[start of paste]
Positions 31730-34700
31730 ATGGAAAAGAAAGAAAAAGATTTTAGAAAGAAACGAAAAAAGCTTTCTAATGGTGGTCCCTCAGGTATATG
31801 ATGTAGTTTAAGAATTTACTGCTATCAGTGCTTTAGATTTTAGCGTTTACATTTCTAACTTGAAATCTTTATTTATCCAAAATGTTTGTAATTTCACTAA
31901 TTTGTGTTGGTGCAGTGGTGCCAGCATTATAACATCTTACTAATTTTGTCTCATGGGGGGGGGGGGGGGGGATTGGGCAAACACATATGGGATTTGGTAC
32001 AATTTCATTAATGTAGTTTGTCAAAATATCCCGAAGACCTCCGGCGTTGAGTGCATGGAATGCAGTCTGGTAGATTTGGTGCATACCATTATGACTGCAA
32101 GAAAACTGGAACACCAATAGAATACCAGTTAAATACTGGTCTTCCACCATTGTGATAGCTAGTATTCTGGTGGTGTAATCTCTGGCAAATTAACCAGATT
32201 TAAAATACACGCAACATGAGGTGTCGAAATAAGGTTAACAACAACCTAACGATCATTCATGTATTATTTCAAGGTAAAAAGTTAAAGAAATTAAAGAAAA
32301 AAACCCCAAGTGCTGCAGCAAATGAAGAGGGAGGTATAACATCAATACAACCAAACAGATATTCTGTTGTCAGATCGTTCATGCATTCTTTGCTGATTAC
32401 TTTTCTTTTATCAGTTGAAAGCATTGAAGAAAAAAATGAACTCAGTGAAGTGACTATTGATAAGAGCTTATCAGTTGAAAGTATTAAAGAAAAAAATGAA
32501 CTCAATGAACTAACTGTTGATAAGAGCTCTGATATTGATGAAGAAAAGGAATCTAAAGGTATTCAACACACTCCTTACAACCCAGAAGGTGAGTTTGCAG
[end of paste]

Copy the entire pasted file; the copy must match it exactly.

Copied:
Positions 31730-34700
31730 ATGGAAAAGAAAGAAAAAGATTTTAGAAAGAAACGAAAAAAGCTTTCTAATGGTGGTCCCTCAGGTATATG
31801 ATGTAGTTTAAGAATTTACTGCTATCAGTGCTTTAGATTTTAGCGTTTACATTTCTAACTTGAAATCTTTATTTATCCAAAATGTTTGTAATTTCACTAA
31901 TTTGTGTTGGTGCAGTGGTGCCAGCATTATAACATCTTACTAATTTTGTCTCATGGGGGGGGGGGGGGGGGATTGGGCAAACACATATGGGATTTGGTAC
32001 AATTTCATTAATGTAGTTTGTCAAAATATCCCGAAGACCTCCGGCGTTGAGTGCATGGAATGCAGTCTGGTAGATTTGGTGCATACCATTATGACTGCAA
32101 GAAAACTGGAACACCAATAGAATACCAGTTAAATACTGGTCTTCCACCATTGTGATAGCTAGTATTCTGGTGGTGTAATCTCTGGCAAATTAACCAGATT
32201 TAAAATACACGCAACATGAGGTGTCGAAATAAGGTTAACAACAACCTAACGATCATTCATGTATTATTTCAAGGTAAAAAGTTAAAGAAATTAAAGAAAA
32301 AAACCCCAAGTGCTGCAGCAAATGAAGAGGGAGGTATAACATCAATACAACCAAACAGATATTCTGTTGTCAGATCGTTCATGCATTCTTTGCTGATTAC
32401 TTTTCTTTTATCAGTTGAAAGCATTGAAGAAAAAAATGAACTCAGTGAAGTGACTATTGATAAGAGCTTATCAGTTGAAAGTATTAAAGAAAAAAATGAA
32501 CTCAATGAACTAACTGTTGATAAGAGCTCTGATATTGATGAAGAAAAGGAATCTAAAGGTATTCAACACACTCCTTACAACCCAGAAGGTGAGTTTGCAG